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Dislocation

Clinical Overview

Reviewed by Dr. Jack Farr

Three bones meet within the knee joint: the femur, or thighbone, the tibia, or shinbone, and the patella, the kneecap. The joint is stabilized by connective tissues known as ligaments, which connect bones to bones within the body.

Because of trauma or laxity (looseness) of the ligaments in the knee, the kneecap may slide out of the groove it rests in. When it does so, but doesn't leave the joint completely, a patient experiences subluxation. If the patella becomes completely dislodged from the joint, it is known as dislocation.

Causes

Injuries such as a falls, off-centered landings, or other sport-related injuries cause most dislocations. Laxity, otherwise known as looseness of the joint or double-jointedness, may raise the risk for dislocation.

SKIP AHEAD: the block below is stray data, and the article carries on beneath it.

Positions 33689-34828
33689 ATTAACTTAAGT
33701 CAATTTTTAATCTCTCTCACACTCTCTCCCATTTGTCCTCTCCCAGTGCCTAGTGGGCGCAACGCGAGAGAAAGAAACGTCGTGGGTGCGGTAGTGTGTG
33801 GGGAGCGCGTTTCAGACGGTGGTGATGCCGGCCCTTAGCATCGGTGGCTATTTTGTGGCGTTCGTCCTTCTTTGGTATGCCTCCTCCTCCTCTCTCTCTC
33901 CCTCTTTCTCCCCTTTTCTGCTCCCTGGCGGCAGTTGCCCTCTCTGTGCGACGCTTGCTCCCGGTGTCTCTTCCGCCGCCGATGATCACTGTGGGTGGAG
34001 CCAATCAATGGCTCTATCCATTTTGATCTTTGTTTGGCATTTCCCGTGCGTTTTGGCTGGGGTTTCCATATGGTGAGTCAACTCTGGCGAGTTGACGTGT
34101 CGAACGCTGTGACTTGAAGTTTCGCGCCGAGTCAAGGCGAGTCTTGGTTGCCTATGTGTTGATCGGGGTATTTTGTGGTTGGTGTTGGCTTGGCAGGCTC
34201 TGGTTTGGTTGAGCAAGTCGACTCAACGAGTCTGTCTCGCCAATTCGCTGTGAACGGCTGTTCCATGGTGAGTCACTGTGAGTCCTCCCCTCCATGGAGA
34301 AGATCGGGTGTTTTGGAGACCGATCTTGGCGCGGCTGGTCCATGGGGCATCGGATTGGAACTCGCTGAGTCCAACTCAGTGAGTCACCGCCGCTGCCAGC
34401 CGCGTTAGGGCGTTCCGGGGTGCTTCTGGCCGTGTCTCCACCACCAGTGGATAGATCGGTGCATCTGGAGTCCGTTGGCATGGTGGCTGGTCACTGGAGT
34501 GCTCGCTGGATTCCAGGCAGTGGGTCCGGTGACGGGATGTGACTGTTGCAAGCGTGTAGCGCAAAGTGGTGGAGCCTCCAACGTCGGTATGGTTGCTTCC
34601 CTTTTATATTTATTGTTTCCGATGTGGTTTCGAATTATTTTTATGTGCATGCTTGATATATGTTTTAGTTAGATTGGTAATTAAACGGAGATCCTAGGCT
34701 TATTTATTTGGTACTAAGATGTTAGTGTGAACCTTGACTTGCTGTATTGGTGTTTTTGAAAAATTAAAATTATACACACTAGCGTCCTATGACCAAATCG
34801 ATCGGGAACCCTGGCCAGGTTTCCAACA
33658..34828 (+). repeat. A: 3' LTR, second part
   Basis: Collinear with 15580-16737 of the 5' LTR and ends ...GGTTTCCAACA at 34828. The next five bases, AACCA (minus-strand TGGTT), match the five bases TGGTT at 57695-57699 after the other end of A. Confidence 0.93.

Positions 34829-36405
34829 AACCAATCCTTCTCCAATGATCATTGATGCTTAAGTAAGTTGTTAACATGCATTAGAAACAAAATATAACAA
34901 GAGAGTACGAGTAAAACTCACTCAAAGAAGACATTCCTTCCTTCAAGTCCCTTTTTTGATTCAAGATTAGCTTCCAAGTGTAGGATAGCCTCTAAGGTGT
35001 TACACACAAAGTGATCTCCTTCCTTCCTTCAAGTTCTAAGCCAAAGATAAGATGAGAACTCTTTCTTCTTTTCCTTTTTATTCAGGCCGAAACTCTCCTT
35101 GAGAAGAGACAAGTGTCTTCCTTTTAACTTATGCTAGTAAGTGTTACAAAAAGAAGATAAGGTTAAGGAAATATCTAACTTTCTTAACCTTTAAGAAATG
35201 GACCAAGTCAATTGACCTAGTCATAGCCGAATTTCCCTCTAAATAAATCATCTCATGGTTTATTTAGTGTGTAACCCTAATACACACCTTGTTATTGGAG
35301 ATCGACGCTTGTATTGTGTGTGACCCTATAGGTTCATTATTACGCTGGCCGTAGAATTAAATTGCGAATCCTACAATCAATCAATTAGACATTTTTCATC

Risk Factors

Contact sports, or sports involving quick motion, twisting, or pivoting can lead to knee dislocation. The first time the knee dislocates, the tissue holding the knee in place tears or stretches. As a result, repeated dislocations are a possibility until the problem is remedied. Each time the knee dislocates, it can cause damage to the cartilage and joint. Knee dislocation can contribute to degenerative knee damage and arthritis.

Last updated: Aug-27-07

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